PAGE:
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June 27, 2023

I don’t think I can fall in love (with TV shows) anymore

When you live alone, there’s nobody to chastise you for rewatching Gilmore Girls for the umpteenth time. There’s also no one to roll your eyes at when Rory blinks helplessly like a baby deer while expecting the world on a platter or Lorelai has another totally obnoxious outburst that no woman in her 30s could muster without being supremely embarrassed.

Of course, hating the characters in your favourite reruns is just as satisfying as loving them—probably more. After a certain number of watches, it’s not about the characters. It’s about the world around them: the coziness of Luke’s diner as fall leaves drift from the trees, the Stars Hollow Gazebo, Patty’s dance studio. It’s a world that you are sure is real after 7 seasons, because you have seen it from every angle. And you’ve not just seen it, but lingered. There are details to this world, details that stay firmly in place even as the characters perform their well-tread choreography.

You already know that Dean is a bit possessive but loving. That Jess was the bad boy, but he was the only authentic one of Rory’s boyfriends. That Luke may have been more into the idea of Lorelai than Lorelai herself. So why watch again? For the world, of course. For the feeling that you’ve fallen into a steady, comforting rhythm. A place in which connecting with other people is effortless. Forced, even. You can’t avoid the bonhomie of Taylor’s insistence about town involvement or the shared joke and theatre of Kirk’s various endeavours.

This is something I think all beloved, long-running shows have in common—that sense of slipping into something well-constructed and steady. We can play it off like nothing much—“oh, tonight? Just putting on Grey’s Anatomy. Again.”—but these worlds of shows offer us a tonal bookend to our days. We rewatch Sex and the City or Girls when we’re going through a break-up because there’s something consoling about watching beautiful, flawed women navigate the same kind of heartbreaks we do.

So that season of grief, which might also be made up of a questionable new diet, an even more questionable haircut, and many tearful drives, is also coloured by the worlds we turn to in our down time.

It’s not incidental. All good art has the power to soothe things in us. By that definition, these long-running shows are art, and important art. We all have shows we are deeply in love with. We can roll our eyes at the pitfalls (Carrie Bradshaw was a terrible friend! Hannah Horvath was a narcissist! Pam and Jim were codependent!) but in the same way we do with people that we love. We like their imperfections. We all have episodes we look forward to every time, stories that never seem to get old.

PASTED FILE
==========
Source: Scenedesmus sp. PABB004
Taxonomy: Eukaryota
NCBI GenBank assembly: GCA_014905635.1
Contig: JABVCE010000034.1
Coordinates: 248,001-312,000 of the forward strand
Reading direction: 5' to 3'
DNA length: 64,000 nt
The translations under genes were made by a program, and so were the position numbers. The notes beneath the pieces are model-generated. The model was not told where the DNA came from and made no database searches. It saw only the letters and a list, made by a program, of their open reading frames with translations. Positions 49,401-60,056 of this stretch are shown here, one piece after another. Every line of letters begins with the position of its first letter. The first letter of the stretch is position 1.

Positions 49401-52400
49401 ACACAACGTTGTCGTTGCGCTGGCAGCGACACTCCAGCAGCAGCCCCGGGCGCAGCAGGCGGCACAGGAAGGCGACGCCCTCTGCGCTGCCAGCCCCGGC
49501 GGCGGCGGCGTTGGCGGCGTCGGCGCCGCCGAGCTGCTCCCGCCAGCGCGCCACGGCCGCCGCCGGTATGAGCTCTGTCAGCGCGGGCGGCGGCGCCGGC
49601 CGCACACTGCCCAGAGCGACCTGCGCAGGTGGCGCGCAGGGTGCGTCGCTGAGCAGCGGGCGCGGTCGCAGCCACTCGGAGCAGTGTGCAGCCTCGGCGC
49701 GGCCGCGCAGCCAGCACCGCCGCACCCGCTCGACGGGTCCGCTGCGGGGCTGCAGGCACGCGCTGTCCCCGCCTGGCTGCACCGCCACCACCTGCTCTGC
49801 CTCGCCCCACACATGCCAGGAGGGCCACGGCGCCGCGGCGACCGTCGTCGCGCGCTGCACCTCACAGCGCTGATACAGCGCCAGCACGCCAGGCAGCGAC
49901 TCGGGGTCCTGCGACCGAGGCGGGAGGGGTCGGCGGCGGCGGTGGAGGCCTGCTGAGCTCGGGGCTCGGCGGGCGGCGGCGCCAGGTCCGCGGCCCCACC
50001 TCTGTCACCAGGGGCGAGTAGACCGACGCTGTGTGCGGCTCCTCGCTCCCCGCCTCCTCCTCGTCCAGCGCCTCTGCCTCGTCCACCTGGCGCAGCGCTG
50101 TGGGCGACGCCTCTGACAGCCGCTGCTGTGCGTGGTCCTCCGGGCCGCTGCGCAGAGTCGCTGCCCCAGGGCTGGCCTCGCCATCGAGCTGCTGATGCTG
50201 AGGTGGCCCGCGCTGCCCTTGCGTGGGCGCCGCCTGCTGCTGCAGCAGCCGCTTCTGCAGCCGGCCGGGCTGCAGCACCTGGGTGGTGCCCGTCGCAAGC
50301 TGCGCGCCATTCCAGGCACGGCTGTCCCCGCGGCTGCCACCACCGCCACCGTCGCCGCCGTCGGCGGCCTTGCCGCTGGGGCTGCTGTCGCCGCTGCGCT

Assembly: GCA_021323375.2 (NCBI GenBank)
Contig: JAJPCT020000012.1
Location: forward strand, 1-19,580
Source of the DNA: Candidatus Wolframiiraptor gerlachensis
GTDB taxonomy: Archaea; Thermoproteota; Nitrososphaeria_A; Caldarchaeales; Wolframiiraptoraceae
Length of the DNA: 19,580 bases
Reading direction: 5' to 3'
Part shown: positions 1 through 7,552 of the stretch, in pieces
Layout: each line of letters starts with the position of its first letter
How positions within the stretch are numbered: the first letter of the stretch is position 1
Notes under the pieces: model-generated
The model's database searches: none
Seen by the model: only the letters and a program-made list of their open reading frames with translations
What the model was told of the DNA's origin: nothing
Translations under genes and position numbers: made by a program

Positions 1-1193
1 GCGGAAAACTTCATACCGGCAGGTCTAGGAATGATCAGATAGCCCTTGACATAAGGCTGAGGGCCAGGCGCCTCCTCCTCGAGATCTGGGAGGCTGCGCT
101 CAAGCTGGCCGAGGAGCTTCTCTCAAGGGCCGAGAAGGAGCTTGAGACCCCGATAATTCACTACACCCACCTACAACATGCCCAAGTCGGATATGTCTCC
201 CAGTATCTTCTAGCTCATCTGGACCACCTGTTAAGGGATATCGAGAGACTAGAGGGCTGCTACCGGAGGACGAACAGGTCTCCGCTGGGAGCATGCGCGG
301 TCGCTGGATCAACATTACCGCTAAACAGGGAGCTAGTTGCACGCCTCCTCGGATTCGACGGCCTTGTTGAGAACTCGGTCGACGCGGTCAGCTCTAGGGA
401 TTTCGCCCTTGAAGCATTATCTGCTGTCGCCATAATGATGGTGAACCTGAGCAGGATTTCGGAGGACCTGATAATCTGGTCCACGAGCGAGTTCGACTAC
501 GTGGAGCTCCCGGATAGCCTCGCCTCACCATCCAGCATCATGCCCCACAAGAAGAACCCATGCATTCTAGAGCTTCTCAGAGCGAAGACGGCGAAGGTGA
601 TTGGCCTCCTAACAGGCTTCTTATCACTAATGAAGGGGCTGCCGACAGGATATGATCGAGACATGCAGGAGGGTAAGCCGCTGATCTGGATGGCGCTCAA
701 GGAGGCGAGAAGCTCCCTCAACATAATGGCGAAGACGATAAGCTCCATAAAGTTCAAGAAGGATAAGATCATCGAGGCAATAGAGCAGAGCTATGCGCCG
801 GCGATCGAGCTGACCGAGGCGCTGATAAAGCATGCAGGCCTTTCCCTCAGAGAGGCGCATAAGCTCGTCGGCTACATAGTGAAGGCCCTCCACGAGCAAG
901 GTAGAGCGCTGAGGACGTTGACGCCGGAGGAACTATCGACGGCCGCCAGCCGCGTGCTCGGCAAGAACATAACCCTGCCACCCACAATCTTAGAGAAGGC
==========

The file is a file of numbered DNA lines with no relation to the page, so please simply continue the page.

And it’s been a long time since I’ve seen a new show that settles into itself in this way. Amazing shows that don’t meet ridiculous standards for ratings (or do, and later don’t) are cut from the docket every single day. Writers are pressed to make every episode unmissable and thrilling. No matter how much you love The Office, you could easily miss half of the episodes and not lose the plot.

Capitalism has ruined yet another thing for us—the pressure to produce shows that sell, rendering many of them nearly unwatchable. They’re exhausting to watch. They become intimidating to even start, when we consider the emotional and time investment required.

After a long day of meetings or dealing with clients or simply existing, we don’t want to set off on a boundless new adventure at the end of the day. We kind of just want to chill. To just, like, vibe a little. We want to slip into that steady, comforting rhythm. And shows that allow us to do this have gone down in history. These are the ones that stick, that keep being rewatched, while excellent new series are cut every day for not holding the attention of a depleted collective.

Even series like Game of Thrones, Orange is the New Black and Breaking Bad – dark in content – are endlessly re-watchable. They came at a time when our capacity to dive into new worlds (and fall and love with them) was larger, and when the TV industry wasn’t so self-cannibalizing. The worlds in these shows unfolded in front of us and gave us time to warm up to them. How often does an entire fanbase get on board at the exact same time? Most of us realize on season 2, 3, or 5 that the show everyone has been recommending is great (why is this such an annoying conclusion to arrive at?).

We just have a lot of stuff to watch, okay? And there’s more coming out every single day. A lot of it is great, but it gets lost in the mix. And a lot of it is terrible, but that’s just another consequence of the TV production equivalent of throwing spaghetti at the wall. Things are made because the market research says they should be. Because of PR campaigns. Because of a lot of other reasons that I don’t know, as someone who hasn’t worked in television.

Regardless of the mechanisms behind it, we can’t even enjoy the good stuff anymore or get to the point of falling in love with it if its only purpose is to sell. That’s never how this stuff has worked.

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